How to tackle post-Coronavirus security risks and compliance gaps
Since Coronavirus hit, organisations have made changes across almost all aspects of their infrastructure. But how has this impacted security?
Since the Coronavirus pandemic hit, organisations have made changes across almost all aspects of their infrastructure. Unfortunately, one of the potentially worrying impacts is the lack of control this may have had on security.
They’ve had to move record-levels of people to work from home, including people in business functions that were never designed to work remotely. Only now are organisations starting to explore and understand what the security impact of this may be.
While many businesses were pleased and relieved to have been able to move at such pace and scale, now they’re left worried about gaps in their security postures that may now be exposed.
The more disparate your workforce is, the more prevalent your cloud use is; and the more OTT services you use, the more likely you are to be a target for security attacks. Some legacy infrastructure, particularly in sectors like manufacturing, was never designed to go anywhere near the internet. Now, it’s having to work remotely and it’s negatively impacting the security position of affected companies.
It’s important to understand how your risk profile has changed since the changes you’ve made to your business to cope with the impact of Coronavirus. This isn’t just at the business level or departmental level, but right down to individual personas. Different personas have different risk profiles, so it’s important to who is doing what and where.
In light of different users working in different ways and the massive scaling and changes to infrastructure that have been necessary, your business may not be as resilient as it’s been in the past. What if your users couldn’t access one of your cloud providers and one of your business-critical functions was down? That’s why one of the next big challenges should be making sure that your business resilience is where it really needs to be.
For the last few months, we’ve been having lots of conversations and online boardroom events with our customers. Common across all sectors and regions is an acute awareness that now more than ever, key data and intellectual property is being accessed remotely through the cloud. This throws up a huge warning signal as to the potential risks this could cause – such as gaps in security policies, confusion over where data is being held, uncertainty over the security controls suppliers are using, etc.
Stuff you don’t know about is what you need to worry about most. Minor changes, such as a small configuration change to network routing may have business-wide implications for where data ends up being stored. In turn, this may have an impact on your data compliance. We can’t know how forgiving regulators may be of non-compliance in the long-term…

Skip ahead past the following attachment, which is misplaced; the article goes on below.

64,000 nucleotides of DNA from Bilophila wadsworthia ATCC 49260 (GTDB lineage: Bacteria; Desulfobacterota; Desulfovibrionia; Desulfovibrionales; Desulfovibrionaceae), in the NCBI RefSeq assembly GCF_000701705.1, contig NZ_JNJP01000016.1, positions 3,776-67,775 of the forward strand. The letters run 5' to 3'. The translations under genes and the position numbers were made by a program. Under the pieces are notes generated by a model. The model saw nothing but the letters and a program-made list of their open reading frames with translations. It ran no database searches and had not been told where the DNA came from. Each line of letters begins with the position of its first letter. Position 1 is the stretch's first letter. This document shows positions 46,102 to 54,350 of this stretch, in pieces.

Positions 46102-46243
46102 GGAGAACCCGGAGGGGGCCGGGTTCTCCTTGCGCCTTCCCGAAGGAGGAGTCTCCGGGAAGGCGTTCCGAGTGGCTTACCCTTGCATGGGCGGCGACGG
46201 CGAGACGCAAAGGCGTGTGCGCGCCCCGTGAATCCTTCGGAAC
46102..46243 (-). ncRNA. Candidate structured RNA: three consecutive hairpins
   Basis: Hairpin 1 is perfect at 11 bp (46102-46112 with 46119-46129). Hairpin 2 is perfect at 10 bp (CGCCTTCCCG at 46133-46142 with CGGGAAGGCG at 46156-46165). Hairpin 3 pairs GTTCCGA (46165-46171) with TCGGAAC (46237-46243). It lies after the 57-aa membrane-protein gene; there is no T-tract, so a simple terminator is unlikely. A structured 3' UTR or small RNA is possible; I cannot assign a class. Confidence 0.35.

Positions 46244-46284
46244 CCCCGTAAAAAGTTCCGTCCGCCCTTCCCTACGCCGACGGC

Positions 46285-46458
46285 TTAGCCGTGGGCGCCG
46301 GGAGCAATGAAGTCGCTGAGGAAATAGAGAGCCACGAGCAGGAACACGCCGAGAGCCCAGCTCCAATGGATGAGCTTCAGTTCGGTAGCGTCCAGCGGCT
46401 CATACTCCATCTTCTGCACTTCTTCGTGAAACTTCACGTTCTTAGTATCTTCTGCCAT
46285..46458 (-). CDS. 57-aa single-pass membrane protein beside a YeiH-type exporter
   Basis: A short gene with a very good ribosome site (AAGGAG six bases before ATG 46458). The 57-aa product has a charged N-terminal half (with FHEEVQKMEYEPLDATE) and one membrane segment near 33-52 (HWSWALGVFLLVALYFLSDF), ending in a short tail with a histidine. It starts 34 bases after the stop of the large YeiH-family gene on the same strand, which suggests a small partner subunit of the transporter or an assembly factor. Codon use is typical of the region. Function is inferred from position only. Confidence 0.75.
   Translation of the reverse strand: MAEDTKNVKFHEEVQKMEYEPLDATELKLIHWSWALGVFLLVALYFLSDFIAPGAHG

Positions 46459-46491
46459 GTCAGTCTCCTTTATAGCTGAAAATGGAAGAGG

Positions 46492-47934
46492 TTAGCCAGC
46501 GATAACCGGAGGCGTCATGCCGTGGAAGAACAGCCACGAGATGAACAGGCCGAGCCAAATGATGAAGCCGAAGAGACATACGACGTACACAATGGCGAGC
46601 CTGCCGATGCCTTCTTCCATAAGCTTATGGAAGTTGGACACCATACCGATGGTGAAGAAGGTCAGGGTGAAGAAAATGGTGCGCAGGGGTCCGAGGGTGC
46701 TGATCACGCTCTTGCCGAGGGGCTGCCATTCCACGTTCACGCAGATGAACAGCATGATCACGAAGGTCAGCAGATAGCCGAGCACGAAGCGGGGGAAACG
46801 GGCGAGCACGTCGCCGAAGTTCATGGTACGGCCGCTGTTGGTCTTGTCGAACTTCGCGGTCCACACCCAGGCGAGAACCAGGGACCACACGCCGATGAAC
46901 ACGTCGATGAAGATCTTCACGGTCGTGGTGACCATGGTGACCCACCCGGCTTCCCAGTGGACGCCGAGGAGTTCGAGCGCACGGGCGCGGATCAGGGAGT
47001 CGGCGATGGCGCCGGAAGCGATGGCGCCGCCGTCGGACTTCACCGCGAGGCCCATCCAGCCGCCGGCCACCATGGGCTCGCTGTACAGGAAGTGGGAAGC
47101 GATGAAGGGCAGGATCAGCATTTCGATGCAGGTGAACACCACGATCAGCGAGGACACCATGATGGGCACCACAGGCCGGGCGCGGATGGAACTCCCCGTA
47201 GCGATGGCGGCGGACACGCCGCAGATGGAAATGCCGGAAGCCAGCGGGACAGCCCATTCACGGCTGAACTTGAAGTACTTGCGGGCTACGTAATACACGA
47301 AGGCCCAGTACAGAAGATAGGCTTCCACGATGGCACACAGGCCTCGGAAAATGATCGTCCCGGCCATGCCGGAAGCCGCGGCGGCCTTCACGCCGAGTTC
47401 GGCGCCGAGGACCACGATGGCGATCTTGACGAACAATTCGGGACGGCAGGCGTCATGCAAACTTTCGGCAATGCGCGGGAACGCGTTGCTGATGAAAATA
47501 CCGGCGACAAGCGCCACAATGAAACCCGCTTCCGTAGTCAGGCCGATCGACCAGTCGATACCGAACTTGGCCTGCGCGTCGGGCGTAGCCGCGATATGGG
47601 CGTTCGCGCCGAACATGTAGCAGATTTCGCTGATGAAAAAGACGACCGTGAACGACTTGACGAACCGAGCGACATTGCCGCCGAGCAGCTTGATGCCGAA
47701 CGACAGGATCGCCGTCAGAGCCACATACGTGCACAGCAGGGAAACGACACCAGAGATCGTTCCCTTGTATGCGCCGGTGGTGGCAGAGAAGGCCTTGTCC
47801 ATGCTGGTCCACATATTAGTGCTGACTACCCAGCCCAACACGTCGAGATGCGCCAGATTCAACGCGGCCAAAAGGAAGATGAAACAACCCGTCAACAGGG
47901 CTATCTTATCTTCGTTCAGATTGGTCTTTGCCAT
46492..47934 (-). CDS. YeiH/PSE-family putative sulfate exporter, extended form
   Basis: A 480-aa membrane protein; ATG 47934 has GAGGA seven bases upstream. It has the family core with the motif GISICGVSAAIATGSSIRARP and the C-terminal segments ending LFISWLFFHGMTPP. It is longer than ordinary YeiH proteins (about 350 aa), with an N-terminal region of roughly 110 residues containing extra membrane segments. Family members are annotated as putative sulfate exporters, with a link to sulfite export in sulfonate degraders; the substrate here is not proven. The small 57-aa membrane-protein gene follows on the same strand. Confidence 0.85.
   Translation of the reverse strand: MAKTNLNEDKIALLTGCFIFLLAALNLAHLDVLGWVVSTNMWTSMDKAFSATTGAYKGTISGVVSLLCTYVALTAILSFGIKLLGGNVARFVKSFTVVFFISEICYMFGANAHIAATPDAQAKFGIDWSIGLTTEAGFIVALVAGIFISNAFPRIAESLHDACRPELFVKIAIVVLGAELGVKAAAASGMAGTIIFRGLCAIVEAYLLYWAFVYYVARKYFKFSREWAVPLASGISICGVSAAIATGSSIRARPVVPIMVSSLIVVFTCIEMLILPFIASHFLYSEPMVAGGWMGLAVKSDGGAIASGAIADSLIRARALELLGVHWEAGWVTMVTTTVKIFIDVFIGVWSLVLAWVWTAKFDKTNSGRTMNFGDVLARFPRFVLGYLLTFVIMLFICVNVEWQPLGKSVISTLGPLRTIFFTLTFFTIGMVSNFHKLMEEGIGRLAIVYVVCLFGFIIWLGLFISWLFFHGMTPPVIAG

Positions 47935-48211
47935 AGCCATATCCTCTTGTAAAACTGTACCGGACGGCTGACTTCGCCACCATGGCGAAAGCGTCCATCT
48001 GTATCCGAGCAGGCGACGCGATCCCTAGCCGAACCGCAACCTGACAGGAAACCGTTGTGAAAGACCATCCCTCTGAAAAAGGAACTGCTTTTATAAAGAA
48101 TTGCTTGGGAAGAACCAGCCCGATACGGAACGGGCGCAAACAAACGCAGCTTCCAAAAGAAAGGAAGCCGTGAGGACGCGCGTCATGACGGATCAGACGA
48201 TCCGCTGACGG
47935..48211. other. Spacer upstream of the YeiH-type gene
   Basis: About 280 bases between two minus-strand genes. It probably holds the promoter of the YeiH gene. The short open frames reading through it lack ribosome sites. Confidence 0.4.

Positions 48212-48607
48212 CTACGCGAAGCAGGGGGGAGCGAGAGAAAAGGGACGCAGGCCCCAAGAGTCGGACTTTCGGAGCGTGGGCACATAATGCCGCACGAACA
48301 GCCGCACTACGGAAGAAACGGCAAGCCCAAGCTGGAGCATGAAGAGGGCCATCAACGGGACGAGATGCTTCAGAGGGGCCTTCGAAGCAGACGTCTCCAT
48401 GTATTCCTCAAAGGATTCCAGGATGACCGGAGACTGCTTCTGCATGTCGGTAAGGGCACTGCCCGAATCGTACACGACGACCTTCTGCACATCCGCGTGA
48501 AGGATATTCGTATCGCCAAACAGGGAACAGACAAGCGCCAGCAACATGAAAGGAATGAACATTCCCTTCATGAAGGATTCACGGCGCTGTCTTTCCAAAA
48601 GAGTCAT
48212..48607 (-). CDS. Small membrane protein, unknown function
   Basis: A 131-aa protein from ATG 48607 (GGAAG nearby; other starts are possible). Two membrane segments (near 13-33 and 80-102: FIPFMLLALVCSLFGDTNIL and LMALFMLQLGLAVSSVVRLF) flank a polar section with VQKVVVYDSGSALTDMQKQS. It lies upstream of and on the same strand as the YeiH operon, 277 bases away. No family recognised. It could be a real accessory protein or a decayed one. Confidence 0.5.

It’s for these reasons and more that we’ve seen a noticeable increase in requests for services, such as red teaming (mirroring real-life cyberattacks to test an organisation’s security defences and response) and penetration testing (authorised, simulated cyberattacks on IT systems to test their security).
These services help you understand the risk - specific and meaningful to your business. Once armed with that intel, then you can focus and prioritise the remediation needed to get the visibility and control you want.
But getting a holistic view of risk is multi-layered:
- there’s what your own blue teams and security operations centres see coming in
- there’s what providers, like BT, can offer in terms of sector, regional and global views on threat intelligence
- there’s what national cybersecurity bodies, like the NCSC, can share, and
- there’s what we can learn by all working together as a community.
Coronavirus is a global pandemic, so the more we work together to share intelligence, share learnings and share ideas which defend against the cybercriminals looking to take advantage of this, the stronger we’ll all be.
The adjustment to the impact of Coronavirus has been huge, but the need to consider regulations and compliance, as well as resilience should still be paramount.
The most prolific way into your organisation is through one of your people. So, the best line of defence against the cybercriminals is making sure you’ve turned on your human firewall.
It’s crucial to make sure your employees are fully aware of your security policies; that they’re using the security available to them on their work devices, as well as personal devices; and that they’re always taking advantage of the latest updates for these.
You also need to encourage your employees to be on the lookout for emails - no matter how legitimate, no matter how urgent – that demand a quick action. They need to be encouraged to always take a pause and ask themselves, ‘Is what I’m being asked to do normal?’, ‘Is there anything strange about this email / instruction?’
If there’s any doubt, they need to pay attention and figure out how they can verify if it’s real and how they can keep themselves and your business safe.
It takes no more than 30 seconds to engage your rational brain. Those seconds won’t make much of a difference to the right decision, but it could make all the difference in the world to the wrong one.
But with your employees working from home, security awareness and your security guidance shouldn’t just be shared with them; you also need to think about extending it to the people sharing their new offices – partners, children, relatives.
The future is hard to predict right now; we don’t know what the new norm will be. But as we adjust, it’s a great time to explore and identify the additional security controls you need as part of your new reassessed and reset security strategy.
If you want to know more or have any questions, please get in touch.
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